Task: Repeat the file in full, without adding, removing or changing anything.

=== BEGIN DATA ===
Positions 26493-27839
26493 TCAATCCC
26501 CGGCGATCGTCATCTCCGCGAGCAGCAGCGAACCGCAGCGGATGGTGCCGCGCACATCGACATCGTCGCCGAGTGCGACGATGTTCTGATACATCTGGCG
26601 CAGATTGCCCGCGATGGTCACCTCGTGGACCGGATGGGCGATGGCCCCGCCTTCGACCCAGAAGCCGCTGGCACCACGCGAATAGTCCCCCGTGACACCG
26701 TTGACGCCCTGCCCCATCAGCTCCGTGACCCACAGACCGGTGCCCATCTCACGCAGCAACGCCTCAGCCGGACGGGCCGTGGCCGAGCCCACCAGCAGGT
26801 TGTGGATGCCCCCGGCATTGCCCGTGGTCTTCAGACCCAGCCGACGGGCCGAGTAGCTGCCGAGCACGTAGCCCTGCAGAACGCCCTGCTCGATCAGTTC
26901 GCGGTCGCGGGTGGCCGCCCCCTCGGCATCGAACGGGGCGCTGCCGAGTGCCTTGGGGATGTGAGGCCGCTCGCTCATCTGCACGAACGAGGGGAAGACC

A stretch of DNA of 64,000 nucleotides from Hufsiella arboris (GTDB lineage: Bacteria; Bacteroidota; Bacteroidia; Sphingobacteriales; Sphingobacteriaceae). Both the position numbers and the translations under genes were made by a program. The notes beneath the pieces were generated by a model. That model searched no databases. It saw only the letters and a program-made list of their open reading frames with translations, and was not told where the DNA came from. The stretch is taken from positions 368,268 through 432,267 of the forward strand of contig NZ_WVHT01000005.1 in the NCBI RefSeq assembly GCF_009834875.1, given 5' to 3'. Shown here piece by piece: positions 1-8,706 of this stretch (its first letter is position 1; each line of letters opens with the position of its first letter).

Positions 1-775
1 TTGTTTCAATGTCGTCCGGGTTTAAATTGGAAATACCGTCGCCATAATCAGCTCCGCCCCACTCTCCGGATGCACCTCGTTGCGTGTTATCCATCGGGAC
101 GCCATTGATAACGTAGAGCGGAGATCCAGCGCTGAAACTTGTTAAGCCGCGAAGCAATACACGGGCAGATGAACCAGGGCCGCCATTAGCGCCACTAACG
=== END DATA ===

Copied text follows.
Positions 26493-27839
26493 TCAATCCC
26501 CGGCGATCGTCATCTCCGCGAGCAGCAGCGAACCGCAGCGGATGGTGCCGCGCACATCGACATCGTCGCCGAGTGCGACGATGTTCTGATACATCTGGCG
26601 CAGATTGCCCGCGATGGTCACCTCGTGGACCGGATGGGCGATGGCCCCGCCTTCGACCCAGAAGCCGCTGGCACCACGCGAATAGTCCCCCGTGACACCG
26701 TTGACGCCCTGCCCCATCAGCTCCGTGACCCACAGACCGGTGCCCATCTCACGCAGCAACGCCTCAGCCGGACGGGCCGTGGCCGAGCCCACCAGCAGGT
26801 TGTGGATGCCCCCGGCATTGCCCGTGGTCTTCAGACCCAGCCGACGGGCCGAGTAGCTGCCGAGCACGTAGCCCTGCAGAACGCCCTGCTCGATCAGTTC
26901 GCGGTCGCGGGTGGCCGCCCCCTCGGCATCGAACGGGGCGCTGCCGAGTGCCTTGGGGATGTGAGGCCGCTCGCTCATCTGCACGAACGAGGGGAAGACC

A stretch of DNA of 64,000 nucleotides from Hufsiella arboris (GTDB lineage: Bacteria; Bacteroidota; Bacteroidia; Sphingobacteriales; Sphingobacteriaceae). Both the position numbers and the translations under genes were made by a program. The notes beneath the pieces were generated by a model. That model searched no databases. It saw only the letters and a program-made list of their open reading frames with translations, and was not told where the DNA came from. The stretch is taken from positions 368,268 through 432,267 of the forward strand of contig NZ_WVHT01000005.1 in the NCBI RefSeq assembly GCF_009834875.1, given 5' to 3'. Shown here piece by piece: positions 1-8,706 of this stretch (its first letter is position 1; each line of letters opens with the position of its first letter).

Positions 1-775
1 TTGTTTCAATGTCGTCCGGGTTTAAATTGGAAATACCGTCGCCATAATCAGCTCCGCCCCACTCTCCGGATGCACCTCGTTGCGTGTTATCCATCGGGAC
101 GCCATTGATAACGTAGAGCGGAGATCCAGCGCTGAAACTTGTTAAGCCGCGAAGCAATACACGGGCAGATGAACCAGGGCCGCCATTAGCGCCACTAACG